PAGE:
January 30th, 2012 at 9:45am
Straw buyers are integral players in mortgage fraud. Criminals who devise schemes are dependent on the straw buyer to “rent” his or her good credit, in exchange for what is no less than a bribe, in order to defaud lenders.
It is unfortunate that the justice system in most cases looks at straw buyers as non-essential players and often trades their testimony for no jail time in order to catch the operators of the schemes. This has certainly been true in California.
A case in Alabama highlights that it is possible to get critical testimony from straw buyers and still make them pay for their crimes. Rodger A. Gulledge testified against his ex-wife Melissa Gulledge and ringleader Lance A. Collins in a sophisticated mortgage fraud case in which the participants defrauded banks and the retirees who unwittingly invested in their scheme (elder financial abuse, real estate investment fraud). Collins pleaded guilty, and for his testimony, Rodger Gulledge received a sentence of one year and 10 months.
It’s time for prosecutors in California to treat straw buyers with the same seriousness as their colleagues in Alabama.
Read the original article in AL.com.
January 30th, 2012 at 9:28am
Two men have been indicted by a federal grand jury in relation to a mortgage fraud in which the lender’s losses may have exceeded $180,000.
Andrey Kim, 28, owned a home in West Sacramento. After obtaining a home equity loan in which, according to prosecutors, Kim lied about his income (loan fraud), he added Sultanmurod Rashidov, 29, as a joint owner to the property. Rashidov, of Brooklyn, New York, then also submitted fraudulent documents as to his financial status and the balance of the mortgage and obtained a $178,000 loan from the lender. Rashidov then defaulted.
The penalties for conviction of the mail fraud and money laundering charges could result in prison sentences for both up to 30 years, along with fines up to $1 million.
Read the original article in the Central Valley Business Times.
January 27th, 2012 at 11:04am
An 89-year old woman who paid off her home of 40 years in the late 1990s is probably going to lose it to foreclosure (mortgage fraud, elder financial abuse), thanks to a fraud allegedly involving an ex-LAPD officer and a self-annoited Bishop.
Vistula David was conned by Leroy Dowd, 74, a so-called charismatic leader of a South Los Angeles church named the Triumph Church of God. Not only did the elderly woman give Dowd money, she unwittingly signed over the deed to her house (title fraud, real estate fraud). Keta Davis, Vistula’s daughter, says her mother did not know what she was signing.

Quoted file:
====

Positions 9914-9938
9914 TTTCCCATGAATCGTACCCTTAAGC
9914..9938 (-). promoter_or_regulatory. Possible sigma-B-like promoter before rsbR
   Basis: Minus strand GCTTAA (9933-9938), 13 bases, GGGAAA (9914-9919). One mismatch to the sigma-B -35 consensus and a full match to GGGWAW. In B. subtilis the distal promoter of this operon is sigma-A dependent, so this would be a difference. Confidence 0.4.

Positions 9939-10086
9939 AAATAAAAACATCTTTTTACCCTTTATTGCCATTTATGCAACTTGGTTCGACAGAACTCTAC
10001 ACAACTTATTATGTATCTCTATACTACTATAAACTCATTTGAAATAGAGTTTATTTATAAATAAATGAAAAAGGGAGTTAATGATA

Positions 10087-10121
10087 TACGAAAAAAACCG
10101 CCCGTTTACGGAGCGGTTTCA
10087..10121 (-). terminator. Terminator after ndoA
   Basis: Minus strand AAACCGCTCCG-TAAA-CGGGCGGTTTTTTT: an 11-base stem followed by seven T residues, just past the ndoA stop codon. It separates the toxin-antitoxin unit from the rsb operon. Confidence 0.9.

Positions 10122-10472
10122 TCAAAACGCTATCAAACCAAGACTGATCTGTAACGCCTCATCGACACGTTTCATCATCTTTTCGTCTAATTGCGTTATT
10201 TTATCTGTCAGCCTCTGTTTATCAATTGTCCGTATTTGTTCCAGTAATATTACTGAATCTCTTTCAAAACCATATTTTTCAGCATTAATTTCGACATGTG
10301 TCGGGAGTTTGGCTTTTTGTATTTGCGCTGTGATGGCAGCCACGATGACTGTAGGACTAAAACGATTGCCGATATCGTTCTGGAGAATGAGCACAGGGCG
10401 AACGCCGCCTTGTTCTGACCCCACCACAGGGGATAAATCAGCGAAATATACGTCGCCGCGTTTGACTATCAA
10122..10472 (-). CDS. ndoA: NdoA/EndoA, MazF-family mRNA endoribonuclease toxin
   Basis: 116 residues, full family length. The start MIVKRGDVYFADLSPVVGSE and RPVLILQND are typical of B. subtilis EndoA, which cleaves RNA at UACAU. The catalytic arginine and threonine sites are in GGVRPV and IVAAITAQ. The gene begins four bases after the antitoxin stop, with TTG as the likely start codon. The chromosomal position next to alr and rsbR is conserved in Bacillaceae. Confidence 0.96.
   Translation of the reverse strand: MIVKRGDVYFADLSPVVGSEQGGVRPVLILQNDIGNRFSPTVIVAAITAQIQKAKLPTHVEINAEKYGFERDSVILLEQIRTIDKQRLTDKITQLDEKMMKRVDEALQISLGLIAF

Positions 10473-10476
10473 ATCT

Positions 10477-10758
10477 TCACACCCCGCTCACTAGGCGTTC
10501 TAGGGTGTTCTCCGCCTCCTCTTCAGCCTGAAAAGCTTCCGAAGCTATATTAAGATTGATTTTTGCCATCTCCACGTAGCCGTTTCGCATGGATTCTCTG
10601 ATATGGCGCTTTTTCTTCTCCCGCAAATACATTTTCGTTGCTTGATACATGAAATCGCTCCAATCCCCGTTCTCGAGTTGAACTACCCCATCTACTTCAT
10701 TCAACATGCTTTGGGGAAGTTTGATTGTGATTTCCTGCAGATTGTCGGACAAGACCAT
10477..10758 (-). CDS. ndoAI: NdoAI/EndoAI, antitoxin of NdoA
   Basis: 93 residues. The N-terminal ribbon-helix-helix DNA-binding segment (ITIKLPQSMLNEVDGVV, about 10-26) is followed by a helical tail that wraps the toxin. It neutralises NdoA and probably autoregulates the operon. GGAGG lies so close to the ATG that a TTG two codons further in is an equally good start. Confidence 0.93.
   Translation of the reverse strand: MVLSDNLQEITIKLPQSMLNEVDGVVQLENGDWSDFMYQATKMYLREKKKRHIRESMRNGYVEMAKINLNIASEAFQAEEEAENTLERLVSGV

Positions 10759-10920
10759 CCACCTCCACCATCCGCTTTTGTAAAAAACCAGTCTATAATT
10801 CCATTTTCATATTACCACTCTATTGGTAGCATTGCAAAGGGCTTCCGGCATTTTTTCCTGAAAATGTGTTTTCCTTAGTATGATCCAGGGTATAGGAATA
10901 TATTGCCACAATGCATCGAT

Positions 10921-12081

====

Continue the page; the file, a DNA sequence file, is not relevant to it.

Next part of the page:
Dowd took out three loans against the property (all of which I have independently confirmed). To their credit, Wells Fargo and Bank of America cancelled the loans they held after their investigations determined the loans were fraudulent (loan fraud, mortgage fraud). IndyMac, however, is refusing to do so and proceeding with foreclosure, saying that they are merely servicing the loan for the investor.
Claremont Detective David DeMetz, who knows Dowd from another case, calls him “a smooth con artist.” Other detectives believe Dowd was in cahoots with former LAPD officer Darcey Greenfield, who operated a real estate business and whose business Greenfield and McCall took title to Mrs. Graham’s home at one point.
Greenfield is no longer with the LAPD, surrendered her real estate license in October 2011 and has been charged with ten felony counts, all related to real estate fraud, according to San Bernardino deputy district attorney Vance Welch.
Read the original article in NBC Los Angeles.
January 27th, 2012 at 9:43am
James Delbert McConville, the subject of many posts in the California Real Estate Fraud Report, has pleaded guilty in Oakland federal court to money laundering and conspiracy to commit wire and mail fraud.
McConville was accused by prosecutors of setting up an elaborate network including a Citibank employee, an escrow officer, a Realtor and a notary public. He also convinced dozens of people to act as straw buyers, using their good credit and a bribe of $10,000 to encourage their participation.
The properties McConville purchased were located all across California. San Diego appraiser Todd Lackner referred to the schemes as “sterotypic mortgage fraud.”
Although he has promised to pay restitution, McConville’s attorney, Sara Rief, claims her client is broke. This is most likely due to the large amount of money his crimes afforded him to spend on himself.
Read the original article in KGTV San Diego.
January 27th, 2012 at 9:24am
A loan officer in Floridas has been sentenced to 70 months in prison, five years of supervised release and order to pay his victims more than $2 million in restitution after being caught stealing from elderly persons in a reverse mortgage fraud scam (elder financial fraud).